Base 114 of T-member 110 is provided having a raised upper surface portion 116 defining a peripheral ledge 118. Furthermore, raised surface portion 116 has a centrally positioned nub 119 protruding upwardly therefrom. Nub 119 is sized, shaped and oriented to extend through aperture 128 in housing cover 124 when the cartridge is fully assembled. Gasket member 120 is provided having a continuous interior peripheral groove 121 sized and shaped for being sealingly fitted about ledge 118 of T-shaped member 110.
In addition to nub receiving aperture 128, upper housing cap 124 includes a plurality of apertures 126 for enabling the passage or communication of scents from the cartridge interior.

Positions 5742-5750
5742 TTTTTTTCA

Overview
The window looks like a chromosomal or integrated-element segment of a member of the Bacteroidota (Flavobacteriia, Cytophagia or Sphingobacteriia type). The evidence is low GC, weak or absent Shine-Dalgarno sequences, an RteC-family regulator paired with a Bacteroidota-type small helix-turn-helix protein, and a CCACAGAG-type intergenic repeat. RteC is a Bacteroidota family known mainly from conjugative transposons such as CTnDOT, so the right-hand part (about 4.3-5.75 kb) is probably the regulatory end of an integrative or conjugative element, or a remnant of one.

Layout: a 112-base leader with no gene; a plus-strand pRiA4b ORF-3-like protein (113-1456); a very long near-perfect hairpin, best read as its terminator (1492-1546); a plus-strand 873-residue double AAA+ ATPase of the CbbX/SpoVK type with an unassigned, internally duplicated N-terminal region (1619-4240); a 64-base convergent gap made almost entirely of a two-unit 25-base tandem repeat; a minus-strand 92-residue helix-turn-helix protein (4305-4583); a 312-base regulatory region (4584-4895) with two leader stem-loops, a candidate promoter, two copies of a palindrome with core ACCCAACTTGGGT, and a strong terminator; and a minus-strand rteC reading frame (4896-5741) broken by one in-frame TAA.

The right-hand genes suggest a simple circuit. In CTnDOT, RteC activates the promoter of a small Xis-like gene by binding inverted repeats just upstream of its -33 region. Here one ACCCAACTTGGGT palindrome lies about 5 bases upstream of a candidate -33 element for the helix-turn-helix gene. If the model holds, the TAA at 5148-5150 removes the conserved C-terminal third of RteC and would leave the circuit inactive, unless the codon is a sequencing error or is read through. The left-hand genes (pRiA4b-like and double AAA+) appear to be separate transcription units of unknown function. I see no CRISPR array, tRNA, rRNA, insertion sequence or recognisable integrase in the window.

Lower housing body 102 is filled with a volume of scented oil (not shown), preferably to a level at least slightly below the upper end 107 of lower housing body 102. When the cartridge is fully assembled, the cartridge compression spring 108 biases T-shaped member 110 upwardly such that gasket 120 forms a substantially air tight seal against the inner surface of housing cap 124. In this manner, the gasket prevents the emission of any scent or aroma emanating from the scented oil in housing base 102 through the housing cover apertures 126, 128. Cartridge 100 can be actuated into an open position by providing a downward force against nub 119. In particular, downward actuation of nub 119 causes corresponding downward displacement of T-member 110, thereby breaking the seal formed around the cartridge apertures 126, 128 to enable the emission of scented fumes therethrough.